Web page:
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Metal Working Schools with Program Overviews

Schools that offer an education in metal working commonly do so through a materials science or materials engineering program. When choosing a metal working school, students should take into account the types of degree programs offered, concentration areas and research opportunities.

Selecting a Metal Working School

Students considering schools for metal working should first evaluate the available degree programs. Degrees in materials engineering and materials science are offered at the Bachelor of Science (B.S.), Master of Science (M.S.) and Doctor of Philosophy (Ph.D.) levels. Students without a postsecondary education would likely pursue a B.S. in materials science or engineering, while students who already hold a postsecondary degree and are seeking to conduct research or teach would seek an M.S. or Ph.D. in the field.

The availability of concentration areas within a materials science program also might impact a student's choice of metal working school. Examples of concentration or emphasis areas within materials science and engineering include magnetic materials, iron and steel making, nanomaterials and materials processing.

Students might also take into account research opportunities and facilities when selecting a college for metal working. Those pursuing an M.S. or Ph.D. are more likely to be concerned about research opportunities because conducting original research is typically a requirement to earn these degrees.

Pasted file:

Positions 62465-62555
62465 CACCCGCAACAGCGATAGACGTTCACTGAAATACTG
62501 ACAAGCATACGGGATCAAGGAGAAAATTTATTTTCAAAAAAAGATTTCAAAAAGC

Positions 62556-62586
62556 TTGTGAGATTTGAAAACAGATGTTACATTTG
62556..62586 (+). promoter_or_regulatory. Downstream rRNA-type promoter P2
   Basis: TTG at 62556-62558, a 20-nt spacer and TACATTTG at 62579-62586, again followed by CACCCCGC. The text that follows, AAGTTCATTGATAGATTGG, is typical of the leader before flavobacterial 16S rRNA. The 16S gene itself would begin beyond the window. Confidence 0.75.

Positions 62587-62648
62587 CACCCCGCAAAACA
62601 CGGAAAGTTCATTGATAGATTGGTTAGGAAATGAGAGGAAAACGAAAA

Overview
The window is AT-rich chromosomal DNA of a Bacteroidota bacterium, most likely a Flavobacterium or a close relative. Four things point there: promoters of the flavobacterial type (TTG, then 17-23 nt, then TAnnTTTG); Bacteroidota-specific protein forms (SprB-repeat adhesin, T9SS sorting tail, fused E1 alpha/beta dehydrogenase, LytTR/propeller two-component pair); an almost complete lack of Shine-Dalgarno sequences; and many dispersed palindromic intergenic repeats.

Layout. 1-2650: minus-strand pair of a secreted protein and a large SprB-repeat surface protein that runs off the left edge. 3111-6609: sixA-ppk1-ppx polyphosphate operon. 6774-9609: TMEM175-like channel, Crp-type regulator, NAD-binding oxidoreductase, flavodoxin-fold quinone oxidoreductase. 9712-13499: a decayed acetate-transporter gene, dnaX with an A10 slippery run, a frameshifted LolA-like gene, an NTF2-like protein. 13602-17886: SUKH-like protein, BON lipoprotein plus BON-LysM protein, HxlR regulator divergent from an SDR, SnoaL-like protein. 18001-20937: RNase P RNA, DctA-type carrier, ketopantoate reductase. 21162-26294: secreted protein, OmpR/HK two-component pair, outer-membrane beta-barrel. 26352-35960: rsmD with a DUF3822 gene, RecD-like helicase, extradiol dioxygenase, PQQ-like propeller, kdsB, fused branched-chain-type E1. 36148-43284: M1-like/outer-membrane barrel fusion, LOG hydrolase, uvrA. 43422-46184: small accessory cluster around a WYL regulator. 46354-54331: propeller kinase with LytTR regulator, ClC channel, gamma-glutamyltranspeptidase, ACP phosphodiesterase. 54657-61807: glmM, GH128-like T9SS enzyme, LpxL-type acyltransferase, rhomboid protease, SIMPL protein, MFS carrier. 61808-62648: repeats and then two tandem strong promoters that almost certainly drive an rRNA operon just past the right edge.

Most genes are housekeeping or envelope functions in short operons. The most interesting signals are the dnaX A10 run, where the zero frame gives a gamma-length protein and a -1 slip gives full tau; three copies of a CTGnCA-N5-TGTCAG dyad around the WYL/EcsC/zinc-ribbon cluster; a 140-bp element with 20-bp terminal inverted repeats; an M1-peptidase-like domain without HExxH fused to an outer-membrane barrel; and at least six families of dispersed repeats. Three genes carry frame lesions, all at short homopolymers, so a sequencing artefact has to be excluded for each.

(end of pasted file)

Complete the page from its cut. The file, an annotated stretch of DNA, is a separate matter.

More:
Program Overview

Students studying metal working in a bachelor's program for materials science and engineering would commonly select this specialization in their sophomore or junior year. The first year or two is spent completing general education requirements and common major requirements. Examples of courses students take in their third and fourth years of a materials science and engineering program include elements of material science, mechanics of solids, mechanical behavior of materials and thermodynamics.

Largest Schools by Student Enrollment

College/UniversityStudent Population Institution Type
Miami Dade College57,2224-year, primarily associate's, Public
College of Southern Nevada40,3104-year, primarily associate's, Public
University of Utah28,2114-year, Public
University of Alabama27,0144-year, Public
University of Connecticut24,2734-year, Public
Columbia University in the City of New York23,1964-year, Private not-for-profit
University of Texas at El Paso20,4584-year, Public
California Polytechnic State University - San Luis Obispo19,4714-year, Public
University of Nevada - Reno16,8674-year, Public
Rochester Institute of Technology15,0554-year, Private not-for-profit
University of Idaho11,7914-year, Public
Vincennes University11,5904-year, primarily associate's, Public
Olympic College7,1524-year, primarily associate's, Public
Missouri University of Science and Technology6,3674-year, Public
Colorado School of Mines4,7044-year, Public
West Virginia University at Parkersburg 3,7534-year, primarily associate's, Public
LeTourneau University3,6624-year, Private not-for-profit
South Dakota School of Mines and Technology2,0614-year, Public
Montana Tech of the University of Montana1,9804-year, Public
Dunwoody College of Technology1,6674-year, primarily associate's, Private not-for-profit

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